Artists who create amazing, famous or even historical pieces of art don’t usually obtain the title of activist or hold a place in the advancement of equal human rights. With open arms May Lin was able to not only become an activist for her design but an activist when it came to her rights as a woman. Since May Lin’s initial approach was easy for public scrutiny, it wasn’t easy for protesters to go full throttle with those opinions. They might scream and write, or group together against the memorial but it felt cowardly. They couldn’t go by using truth in the numbers without a captain. Trying to make May Lin’s status as a female woman not born in this country have a point in the injustice of her design was ridiculous and too ironic for ones conveying this to show their faces. Those claims only fired up the feminist movement, and how those opposed to the memorial because a female was the creator. Instead of oppose rs looking just in an argument they came off as scorned little children. They acted as if the memorial was their little secrets on display. Also, the fact that a woman made this huge public statement that was based on reality was something people had a problem with. Their last pitiful argument in that this memorial should have at least had a male creator if it was going to built faded like dust in the wind. The title of artist and activist under May Lin’s name fits with perfection.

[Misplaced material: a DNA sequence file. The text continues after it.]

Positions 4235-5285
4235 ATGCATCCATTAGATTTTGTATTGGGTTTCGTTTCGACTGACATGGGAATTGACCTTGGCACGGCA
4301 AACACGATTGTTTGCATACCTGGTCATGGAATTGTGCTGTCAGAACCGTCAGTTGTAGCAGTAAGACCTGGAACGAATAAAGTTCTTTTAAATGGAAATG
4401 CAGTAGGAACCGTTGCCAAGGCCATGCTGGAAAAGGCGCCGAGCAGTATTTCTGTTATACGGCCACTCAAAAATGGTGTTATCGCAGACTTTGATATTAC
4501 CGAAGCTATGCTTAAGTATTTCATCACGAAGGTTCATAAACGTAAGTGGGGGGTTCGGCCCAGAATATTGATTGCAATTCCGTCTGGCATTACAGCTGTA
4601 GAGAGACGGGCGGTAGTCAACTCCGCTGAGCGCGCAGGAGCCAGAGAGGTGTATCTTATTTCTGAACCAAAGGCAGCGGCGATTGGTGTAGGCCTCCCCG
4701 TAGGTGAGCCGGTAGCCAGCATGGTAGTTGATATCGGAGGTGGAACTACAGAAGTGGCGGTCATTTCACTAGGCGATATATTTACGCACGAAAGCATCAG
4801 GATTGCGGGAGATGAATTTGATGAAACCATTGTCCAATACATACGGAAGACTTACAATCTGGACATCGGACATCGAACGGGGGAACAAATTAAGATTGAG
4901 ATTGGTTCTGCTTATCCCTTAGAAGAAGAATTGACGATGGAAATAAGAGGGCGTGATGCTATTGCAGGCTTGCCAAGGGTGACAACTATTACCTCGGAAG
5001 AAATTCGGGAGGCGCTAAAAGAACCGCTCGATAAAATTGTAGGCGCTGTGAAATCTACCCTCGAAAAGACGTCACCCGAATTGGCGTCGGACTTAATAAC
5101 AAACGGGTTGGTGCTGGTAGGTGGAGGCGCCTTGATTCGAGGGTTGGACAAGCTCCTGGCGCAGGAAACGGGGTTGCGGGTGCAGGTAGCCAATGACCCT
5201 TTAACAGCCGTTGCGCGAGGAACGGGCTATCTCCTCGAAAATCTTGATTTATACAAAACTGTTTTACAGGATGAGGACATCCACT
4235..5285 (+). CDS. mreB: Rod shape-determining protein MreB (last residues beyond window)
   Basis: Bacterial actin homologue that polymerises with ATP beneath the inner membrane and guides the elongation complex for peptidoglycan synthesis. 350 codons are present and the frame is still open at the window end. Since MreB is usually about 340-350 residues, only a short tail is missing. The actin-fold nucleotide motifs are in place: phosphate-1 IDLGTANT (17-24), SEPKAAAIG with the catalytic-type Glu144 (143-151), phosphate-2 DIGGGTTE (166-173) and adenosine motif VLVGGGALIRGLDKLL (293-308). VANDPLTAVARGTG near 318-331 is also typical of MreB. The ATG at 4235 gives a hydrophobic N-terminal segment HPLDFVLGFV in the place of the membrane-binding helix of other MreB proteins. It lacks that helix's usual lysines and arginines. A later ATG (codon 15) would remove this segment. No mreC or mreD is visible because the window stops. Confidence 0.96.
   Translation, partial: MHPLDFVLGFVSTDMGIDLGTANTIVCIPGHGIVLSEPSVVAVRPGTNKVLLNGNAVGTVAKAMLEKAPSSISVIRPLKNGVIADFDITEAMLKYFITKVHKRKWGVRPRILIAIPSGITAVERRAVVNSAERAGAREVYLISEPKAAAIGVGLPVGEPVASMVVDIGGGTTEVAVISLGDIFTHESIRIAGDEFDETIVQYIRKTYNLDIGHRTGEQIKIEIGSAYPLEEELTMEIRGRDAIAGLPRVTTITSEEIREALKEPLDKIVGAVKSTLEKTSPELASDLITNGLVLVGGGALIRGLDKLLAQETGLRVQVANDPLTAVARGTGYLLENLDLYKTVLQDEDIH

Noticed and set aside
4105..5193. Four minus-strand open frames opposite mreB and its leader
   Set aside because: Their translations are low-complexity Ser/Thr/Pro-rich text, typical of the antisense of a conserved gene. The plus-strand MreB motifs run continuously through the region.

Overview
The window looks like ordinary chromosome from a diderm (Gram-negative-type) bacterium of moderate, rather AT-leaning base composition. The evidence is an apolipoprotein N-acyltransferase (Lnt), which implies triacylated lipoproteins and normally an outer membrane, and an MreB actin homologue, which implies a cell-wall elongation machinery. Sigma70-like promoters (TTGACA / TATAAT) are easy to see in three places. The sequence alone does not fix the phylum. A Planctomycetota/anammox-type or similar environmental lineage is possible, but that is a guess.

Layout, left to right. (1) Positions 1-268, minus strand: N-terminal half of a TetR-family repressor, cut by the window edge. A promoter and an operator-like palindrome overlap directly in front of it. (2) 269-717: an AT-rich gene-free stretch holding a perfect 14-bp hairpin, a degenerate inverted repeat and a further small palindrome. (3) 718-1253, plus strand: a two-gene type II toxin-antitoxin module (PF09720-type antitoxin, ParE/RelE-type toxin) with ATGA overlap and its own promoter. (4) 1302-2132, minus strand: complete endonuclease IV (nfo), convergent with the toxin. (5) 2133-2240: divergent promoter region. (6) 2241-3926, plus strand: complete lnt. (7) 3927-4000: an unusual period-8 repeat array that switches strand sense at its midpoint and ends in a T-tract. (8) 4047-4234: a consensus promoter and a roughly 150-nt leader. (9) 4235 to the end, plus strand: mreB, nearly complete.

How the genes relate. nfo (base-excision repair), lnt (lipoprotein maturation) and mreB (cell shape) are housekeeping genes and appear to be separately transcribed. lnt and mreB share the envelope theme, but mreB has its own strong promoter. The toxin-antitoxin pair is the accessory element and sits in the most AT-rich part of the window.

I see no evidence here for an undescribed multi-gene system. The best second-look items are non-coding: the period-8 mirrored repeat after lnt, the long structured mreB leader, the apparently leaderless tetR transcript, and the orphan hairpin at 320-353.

The amazing design by May Lin represents what freedom in America is all about. No one can change what happened in the war, or what will happen in the future pertaining to that score. We are made to accept the outcomes, understand that time heals wounds, ignore obvious irony, and forget. This memorial shows us that they can take away everything else, but they can’t take the truth away. The reason I didn’t use the word, “Vietnam,” in this journal was to make sure my thought pattern was driving on the fact that this was supposed to be a memorial representing those who have fought for it, instead of referencing that name. Also, I didn’t want to focus on May Lin’s race to factually so that wouldn’t take away from what she did for the advancement in recognition of female rights. I can understand exactly why we were chosen to break down this woman in the contexts of experience, reporter, analyzer, and activist. When art imitates life the artist usually doesn’t wear that many hats no matter how fiercely the piece pushes social circumstance. The role of experience, reporter, analyzer and activist were four hats May Lin wore perfectly. She wore each hat more beautifully than the next, so there wasn’t one that could be coined more than another. Using hats might be silly to explain my point but this assignment and how it made me feel is not. I don’t believe everyone was born for a specific purpose, but if anyone is it’s May Lin, the designer of the Vietnam Memorial.